has previously registered.
The parties are scheduled to submit
merits briefs in Booking.com in January and February 2020 and we expect
oral argument later in the year.
2. The Scope of Appeals from IPR Proceedings
Click-To-Call Technologies, LP, No. 18-916, the Supreme Court will
address whether a patent owner can appeal a decision from the Patent
Trial and Appeal Board (“PTAB”) concerning the timeliness of a petition
for inter partes review (“IPR”). The Court’s decision in Click-to-Call
is likely to clarify more broadly the type of issues that may be
appealed from IPR proceedings.
Under 35 U.S.C. § 314(d), the
“determination . . . whether to institute an inter partes review under
this section shall be final and nonappealable.” While this language
seems straight-forward, the scope of the appeal bar has been the subject
of vigorous debate over the past few years.
the patent owner opposed institution of an IPR proceeding under 35
U.S.C. § 315(b), which provides that IPR “may not be instituted if the
petition requesting the proceeding is filed more than 1 year after the
date on which the petitioner, real party in interest, or privy of the
petitioner is served with a complaint alleging infringement of the
patent.” The patent owner in Click-to-Call argued that the petitioner
had been served with a complaint more than one year before filing the
IPR petition. The PTAB disagreed, instituted IPR, and ultimately
invalidated the challenged claims of the patent. On appeal, however, the
Federal Circuit found that the petition was time-barred under § 315(b).
The Federal Circuit thus vacated the PTAB’s final written decision.
issue now before the Supreme Court is whether the Federal Circuit had
authority to hear an appeal of the PTAB’s time-bar determination. The
patent owner, Click-to-Call Technologies, L.P., argues that the Federal
Circuit had authority because § 314(d) only bars appeal of the
determination “under this section” – i.e., the determination under §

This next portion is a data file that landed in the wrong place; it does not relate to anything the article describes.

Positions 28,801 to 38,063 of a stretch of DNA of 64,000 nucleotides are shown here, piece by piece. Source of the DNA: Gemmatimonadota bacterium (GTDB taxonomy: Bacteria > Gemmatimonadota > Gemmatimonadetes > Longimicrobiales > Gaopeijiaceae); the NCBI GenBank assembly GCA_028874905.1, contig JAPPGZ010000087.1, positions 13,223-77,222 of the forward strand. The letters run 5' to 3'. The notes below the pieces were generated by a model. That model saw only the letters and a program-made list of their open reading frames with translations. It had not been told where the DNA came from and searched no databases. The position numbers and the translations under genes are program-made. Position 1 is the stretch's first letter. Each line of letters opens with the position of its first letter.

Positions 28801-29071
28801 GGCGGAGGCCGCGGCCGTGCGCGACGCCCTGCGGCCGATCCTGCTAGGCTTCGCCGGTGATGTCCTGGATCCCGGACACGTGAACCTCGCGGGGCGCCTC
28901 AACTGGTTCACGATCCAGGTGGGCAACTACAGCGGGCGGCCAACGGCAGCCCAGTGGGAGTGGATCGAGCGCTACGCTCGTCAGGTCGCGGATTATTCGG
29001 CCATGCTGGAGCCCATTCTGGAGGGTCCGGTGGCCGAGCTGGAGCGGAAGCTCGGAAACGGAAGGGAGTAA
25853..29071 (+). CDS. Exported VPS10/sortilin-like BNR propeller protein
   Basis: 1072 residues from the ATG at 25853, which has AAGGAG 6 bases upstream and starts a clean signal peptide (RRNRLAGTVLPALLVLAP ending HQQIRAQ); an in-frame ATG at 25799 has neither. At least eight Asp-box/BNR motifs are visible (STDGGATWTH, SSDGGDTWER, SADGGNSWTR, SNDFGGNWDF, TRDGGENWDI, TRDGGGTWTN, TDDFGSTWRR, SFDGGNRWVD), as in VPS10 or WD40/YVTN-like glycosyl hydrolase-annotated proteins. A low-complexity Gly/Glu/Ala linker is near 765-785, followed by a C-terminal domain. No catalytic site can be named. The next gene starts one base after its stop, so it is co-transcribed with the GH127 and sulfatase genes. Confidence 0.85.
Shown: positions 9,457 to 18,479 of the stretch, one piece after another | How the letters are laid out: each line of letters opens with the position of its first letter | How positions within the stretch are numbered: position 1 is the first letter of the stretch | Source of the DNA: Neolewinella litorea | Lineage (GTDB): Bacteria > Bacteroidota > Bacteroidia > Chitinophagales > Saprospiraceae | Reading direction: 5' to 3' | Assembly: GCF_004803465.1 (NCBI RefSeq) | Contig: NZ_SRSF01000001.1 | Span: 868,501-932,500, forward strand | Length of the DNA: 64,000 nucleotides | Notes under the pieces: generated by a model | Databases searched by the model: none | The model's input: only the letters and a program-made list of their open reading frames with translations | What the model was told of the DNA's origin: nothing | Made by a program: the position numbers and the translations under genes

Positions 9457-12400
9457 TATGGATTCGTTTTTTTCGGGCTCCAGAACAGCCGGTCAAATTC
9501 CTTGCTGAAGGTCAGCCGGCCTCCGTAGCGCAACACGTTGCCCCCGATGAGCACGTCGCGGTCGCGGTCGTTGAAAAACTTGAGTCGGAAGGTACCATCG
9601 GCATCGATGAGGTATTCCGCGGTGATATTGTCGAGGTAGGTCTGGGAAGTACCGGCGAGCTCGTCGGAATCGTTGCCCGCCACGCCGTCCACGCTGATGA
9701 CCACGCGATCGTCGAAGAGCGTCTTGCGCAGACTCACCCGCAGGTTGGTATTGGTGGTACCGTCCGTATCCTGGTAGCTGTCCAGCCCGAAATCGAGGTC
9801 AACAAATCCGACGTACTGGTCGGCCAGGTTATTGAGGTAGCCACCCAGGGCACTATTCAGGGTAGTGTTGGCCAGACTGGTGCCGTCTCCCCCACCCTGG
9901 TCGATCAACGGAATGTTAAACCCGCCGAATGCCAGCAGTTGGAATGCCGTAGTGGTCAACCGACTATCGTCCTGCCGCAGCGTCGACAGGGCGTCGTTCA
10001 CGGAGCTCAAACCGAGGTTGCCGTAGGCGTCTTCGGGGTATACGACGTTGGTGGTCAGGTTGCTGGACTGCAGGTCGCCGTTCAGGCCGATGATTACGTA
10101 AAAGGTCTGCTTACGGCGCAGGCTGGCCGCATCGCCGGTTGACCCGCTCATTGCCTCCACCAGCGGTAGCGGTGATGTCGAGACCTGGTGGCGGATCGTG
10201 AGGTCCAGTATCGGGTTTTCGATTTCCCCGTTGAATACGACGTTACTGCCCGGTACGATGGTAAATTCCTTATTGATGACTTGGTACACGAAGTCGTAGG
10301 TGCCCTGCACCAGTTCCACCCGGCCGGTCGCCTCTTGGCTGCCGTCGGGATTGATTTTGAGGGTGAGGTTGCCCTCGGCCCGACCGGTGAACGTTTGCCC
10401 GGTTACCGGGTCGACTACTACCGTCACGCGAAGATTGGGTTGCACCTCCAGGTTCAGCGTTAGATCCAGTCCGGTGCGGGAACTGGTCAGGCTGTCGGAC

314(a) that “there is a reasonable likelihood that the petition would
prevail with respect to at least 1 of the claims challenged.” Meanwhile,
the petitioner from the IPR proceeding argues that § 314(d) more
broadly bars consideration of questions that are closely tied to
institution of an IPR proceeding, including whether a petition is
time-barred. In support of this position, the IPR petitioner relies on
the Supreme Court’s holding in Cuozzo Speed Technologies, LLC v. Lee,
136 S. Ct. 2131, 2141 (2016), that there is no appeal of “questions that
are closely tied to the application and interpretation of statutes
related to the Patent Office’s decision to initiate inter partes
Supreme Court held oral argument in the Click-to-Call case on December
9, 2019. During the argument, the justices expressed competing concerns.
Justice Gorsuch asked, for example, whether broadly prohibiting appeals
under § 314(b) would prevent judicial review of time-bar determinations
that are made in bad faith. On the other hand, Justice Ginsburg
commented that there would be “something unseemly” about nullifying a
merits determination on appeal based on a misapplication of the time
We expect a decision in the Click-to-Call case during the
first quarter of 2020. The decision is likely to provide guidance on the
scope of issues that may be appealed from IPR proceedings.
3. Ability to Copyright Software Interfaces
Google LLC v. Oracle America, Inc., No. 18-956, the Supreme Court will
wade into a long-running battle of goliaths to determine the
copyrightability of software interfaces that allow computer programs to
communicate with each other and with computer hardware.
Google case concerns Java “application programming interfaces” (“APIs”),
which are “pre-written Java source code programs” that perform certain
computer functions. Oracle Am., Inc. v. Google LLC, slip op. (Fed. Cir.